Notice of objection filed by the Prince Edward Island Fishermen's Association Ltd

P.E.I. Fishermen's Association Ltd.
420 University Ave., Suite 102
Charlottetown, PE
Canada C1A 7Z5
Tel: 902-566-4050
Fax: 902-368-3748
web address:

June 6, 2006

Hon. Rona Ambrose,
Minister of Environment,
House of Commons,
Ottawa, Ontario

Via fax to 613-996-0785

Dear Madame Minister,

Re: Notice of Objection to Permit No. 453-2-06369 Issued Under Part 7 Division 3 of the Canadian Environmental Protection Act, 1999

The Prince Edward Island Fishermen's Association Ltd. serves notice that our members object to the issuance of Permit No. 4543-2-0639 published in the Canada Gazette, Vol. 140, No. 19 on May 13, 2006. This permit was issued to Charlottetown Harbour Authority Incorporated, Charlottetown, Prince Edward Island, to load and dispose of dredged material. Under Section 333 of the Act we request that a Board of Review be established to hear arguments regarding the issuance of this permit.

In brief, the reasons for our objection are:

  1. The proponent states that one of the purposes for the dredging and wharf construction is to aid petroleum transport vessels in unloading their cargo. They further state that "a small oil spill that occurred in Charlottetown Harbour in February 2004 illustrates the need for improved berthing facilities." No background is provided on the causes of that spill, the recommendations resulting from it, nor how the proposed facility will improve the unloading security.
  2. The project is proposed to facilitate increased marine traffic for unloading of aggregate, petroleum products, potatoes and agricultural fertilizer. There is no discussion of the impact on the local environment and the community from increased truck traffic that will result from this project in the long term.
  3. One of the objectives of the project is to support increased cruise ship traffic. In other jurisdictions there have been a number of environmental impacts from cruise ship traffic. These include, but are not limited to increased air pollution both at sea and while docked in the harbour, water pollution from onboard sewage systems, oily bilge water, hazardous chemicals both at sea and while docked as well as increased risks of collision with fishing vessels, marine mammals and all other marine traffic. There are many more issues that have been raised in other jurisdictions. The proponent has addressed none of these issues.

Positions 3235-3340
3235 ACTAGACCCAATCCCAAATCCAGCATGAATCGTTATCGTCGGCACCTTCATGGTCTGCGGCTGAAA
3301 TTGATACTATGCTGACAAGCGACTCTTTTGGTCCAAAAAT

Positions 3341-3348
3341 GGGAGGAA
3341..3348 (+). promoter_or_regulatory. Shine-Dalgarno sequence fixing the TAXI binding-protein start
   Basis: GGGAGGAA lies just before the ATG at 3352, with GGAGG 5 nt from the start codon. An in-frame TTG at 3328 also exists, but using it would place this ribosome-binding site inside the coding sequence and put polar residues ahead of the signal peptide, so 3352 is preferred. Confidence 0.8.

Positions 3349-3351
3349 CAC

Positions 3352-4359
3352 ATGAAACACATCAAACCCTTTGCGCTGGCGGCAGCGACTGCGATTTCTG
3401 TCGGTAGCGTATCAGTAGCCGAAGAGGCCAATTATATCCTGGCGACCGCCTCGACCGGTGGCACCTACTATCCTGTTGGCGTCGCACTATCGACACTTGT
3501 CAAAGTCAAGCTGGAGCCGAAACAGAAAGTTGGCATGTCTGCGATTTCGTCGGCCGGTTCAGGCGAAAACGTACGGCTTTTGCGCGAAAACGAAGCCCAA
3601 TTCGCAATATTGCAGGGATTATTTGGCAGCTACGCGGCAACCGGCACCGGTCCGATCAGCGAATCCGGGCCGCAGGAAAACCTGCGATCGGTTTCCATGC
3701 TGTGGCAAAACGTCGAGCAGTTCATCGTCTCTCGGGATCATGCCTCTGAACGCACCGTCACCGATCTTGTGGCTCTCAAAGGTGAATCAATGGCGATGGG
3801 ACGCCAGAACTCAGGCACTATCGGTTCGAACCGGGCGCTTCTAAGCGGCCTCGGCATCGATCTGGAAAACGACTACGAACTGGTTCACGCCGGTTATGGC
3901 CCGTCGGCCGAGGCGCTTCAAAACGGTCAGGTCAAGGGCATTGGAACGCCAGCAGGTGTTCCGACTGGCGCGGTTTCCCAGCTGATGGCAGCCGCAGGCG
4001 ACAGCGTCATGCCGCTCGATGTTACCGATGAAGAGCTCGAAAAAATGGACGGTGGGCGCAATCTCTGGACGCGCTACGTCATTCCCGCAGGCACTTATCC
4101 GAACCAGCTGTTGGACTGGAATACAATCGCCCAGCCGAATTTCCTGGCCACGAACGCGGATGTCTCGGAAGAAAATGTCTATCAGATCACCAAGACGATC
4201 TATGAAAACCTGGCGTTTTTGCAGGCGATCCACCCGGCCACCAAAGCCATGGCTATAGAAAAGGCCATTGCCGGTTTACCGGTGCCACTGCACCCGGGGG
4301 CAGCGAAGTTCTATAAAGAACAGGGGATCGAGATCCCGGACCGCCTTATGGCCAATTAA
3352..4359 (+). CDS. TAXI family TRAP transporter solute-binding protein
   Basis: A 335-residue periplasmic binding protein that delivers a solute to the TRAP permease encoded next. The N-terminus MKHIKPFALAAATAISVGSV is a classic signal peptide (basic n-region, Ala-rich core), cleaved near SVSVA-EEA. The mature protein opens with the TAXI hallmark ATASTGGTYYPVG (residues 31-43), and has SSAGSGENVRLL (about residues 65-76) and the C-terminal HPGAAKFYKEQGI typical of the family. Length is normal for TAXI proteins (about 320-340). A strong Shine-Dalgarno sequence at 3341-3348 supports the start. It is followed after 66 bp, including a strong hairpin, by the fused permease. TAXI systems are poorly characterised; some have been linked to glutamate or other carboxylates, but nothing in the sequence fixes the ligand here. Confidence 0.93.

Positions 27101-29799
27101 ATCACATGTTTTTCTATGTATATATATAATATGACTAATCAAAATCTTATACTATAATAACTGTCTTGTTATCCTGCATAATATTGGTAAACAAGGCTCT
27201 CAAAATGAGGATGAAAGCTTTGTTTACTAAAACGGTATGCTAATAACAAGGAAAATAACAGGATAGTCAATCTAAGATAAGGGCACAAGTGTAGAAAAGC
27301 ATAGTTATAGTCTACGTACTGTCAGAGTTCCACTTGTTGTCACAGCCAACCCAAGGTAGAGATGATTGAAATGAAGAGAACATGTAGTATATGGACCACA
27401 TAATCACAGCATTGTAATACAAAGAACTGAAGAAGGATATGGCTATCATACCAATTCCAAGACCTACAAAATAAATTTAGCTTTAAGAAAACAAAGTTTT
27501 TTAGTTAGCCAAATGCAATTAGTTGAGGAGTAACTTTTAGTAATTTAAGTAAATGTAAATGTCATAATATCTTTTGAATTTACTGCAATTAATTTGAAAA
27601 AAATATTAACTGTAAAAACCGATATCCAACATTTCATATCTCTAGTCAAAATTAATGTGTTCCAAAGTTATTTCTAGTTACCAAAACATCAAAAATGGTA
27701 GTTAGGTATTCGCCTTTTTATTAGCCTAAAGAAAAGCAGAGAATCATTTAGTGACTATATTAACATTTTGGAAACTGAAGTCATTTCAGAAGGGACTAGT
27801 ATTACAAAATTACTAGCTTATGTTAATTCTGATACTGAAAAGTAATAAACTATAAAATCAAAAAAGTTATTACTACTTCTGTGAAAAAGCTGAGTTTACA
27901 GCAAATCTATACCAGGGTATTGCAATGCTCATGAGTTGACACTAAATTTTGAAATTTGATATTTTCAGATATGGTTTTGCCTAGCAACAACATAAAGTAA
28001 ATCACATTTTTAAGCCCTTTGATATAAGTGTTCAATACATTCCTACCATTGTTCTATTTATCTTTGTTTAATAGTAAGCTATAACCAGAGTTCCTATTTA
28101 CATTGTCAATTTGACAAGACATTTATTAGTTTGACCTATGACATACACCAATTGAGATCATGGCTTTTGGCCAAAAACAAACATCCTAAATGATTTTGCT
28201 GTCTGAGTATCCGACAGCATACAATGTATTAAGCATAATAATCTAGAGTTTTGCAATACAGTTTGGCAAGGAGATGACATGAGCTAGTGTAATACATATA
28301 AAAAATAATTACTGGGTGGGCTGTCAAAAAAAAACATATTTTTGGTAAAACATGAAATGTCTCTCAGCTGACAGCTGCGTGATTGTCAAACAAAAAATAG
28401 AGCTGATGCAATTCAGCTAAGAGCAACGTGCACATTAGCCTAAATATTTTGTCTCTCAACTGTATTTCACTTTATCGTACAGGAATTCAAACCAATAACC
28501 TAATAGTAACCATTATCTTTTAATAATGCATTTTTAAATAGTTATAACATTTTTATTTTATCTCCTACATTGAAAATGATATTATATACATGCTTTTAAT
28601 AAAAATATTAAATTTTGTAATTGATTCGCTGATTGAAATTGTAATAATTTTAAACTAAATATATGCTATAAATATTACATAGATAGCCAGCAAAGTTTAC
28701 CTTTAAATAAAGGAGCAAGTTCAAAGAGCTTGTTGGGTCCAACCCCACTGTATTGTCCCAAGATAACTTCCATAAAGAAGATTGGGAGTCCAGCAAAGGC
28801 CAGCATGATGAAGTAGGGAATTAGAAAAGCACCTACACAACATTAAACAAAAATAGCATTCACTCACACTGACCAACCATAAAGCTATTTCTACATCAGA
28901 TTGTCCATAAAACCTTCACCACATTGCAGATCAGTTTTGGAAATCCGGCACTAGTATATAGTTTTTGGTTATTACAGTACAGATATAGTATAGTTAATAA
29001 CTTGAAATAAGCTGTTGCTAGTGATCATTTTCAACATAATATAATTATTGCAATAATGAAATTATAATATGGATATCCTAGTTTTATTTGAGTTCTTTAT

4. During the construction phase of the project, no discussion has been given to the removal and disposal of old structures and materials in the construction area. This may include contaminated soil and/or hazardous construction materials from a dock and warehouse that has been in use for many years.
  5. The proponent has stated that the material to be dredged exceeds the 1991 rejection limits for lead and zinc. No explanation was given as to why the material can still be allowed for ocean disposal.
  6. The averaged sediment sample results are stated to be 44% silt and 39% clay. This material is known to have a very long residence time in the midwater. The proponent stated that the residence time for this material is two days. Further analysis is required to demonstrate that this material will not be overly mobile during the dumping and will not continue to be entrained during high current events at the disposal site after it has settled.
  7. The proponent states that the disposal site has tidal excursions of two kilometers. If the two-day residence time is correct, then the material can potentially be transported more than eight kilometers from the dumpsite over that period. This estimate does not even consider that the high current in the harbour will serve to keep the material suspended for a much longer time than this. The site is at the mouth of the Hillsborough River, one of Canada's designated heritage rivers. Given the fine grain size and, therefore, long suspension time of the dredged material, the proponent has not discussed the impact of this material being carried further into the Hillsborough River estuary and impacting the zones in that river system which are already showing signs of eutrophication.
  8. Cited work on the anthropogenic alterations in the Hillsborough River is extremely outdated (1992). More recent work in other estuary systems on PEI shows that PEI estuaries are extremely impacted by human activities. Anecdotal observations of shallow areas upstream on the Hillsborough River estuary show that there is increased evidence of species such as Ulva, entermorpha and others.

    There is anecdotal evidence of increases in low-oxygen events. High sediment load on this system could exacerbate the already declining environmental health. More recent data is urgently required to be able to estimate the impact on the Hillsborough, North and Elliot rivers of an increased sediment load from this dumping of dredged material.

  9. Hillsborough Bay, which is seaward of the dumpsite, is an important ecosystem for fishers. The proponent has not demonstrated that the dredged material won't damage this environment and impact the livelihood of the fishing community.
  10. The Northumberland Strait is an important water body for fishers of three provinces. The proponent has not demonstrated that the dredged material will not damage this environment and impact the livelihood of the fishing community further afield from Charlottetown Harbour and Hillsborough Bay.

There are numerous other omissions in the material submitted by the proponent. A review board must consider the above items and several additional issues before this project can be allowed to proceed.

Respectfully submitted,

E.J. (Ed) Frenette,
Executive Director,
On behalf of the Board of Directors and Members


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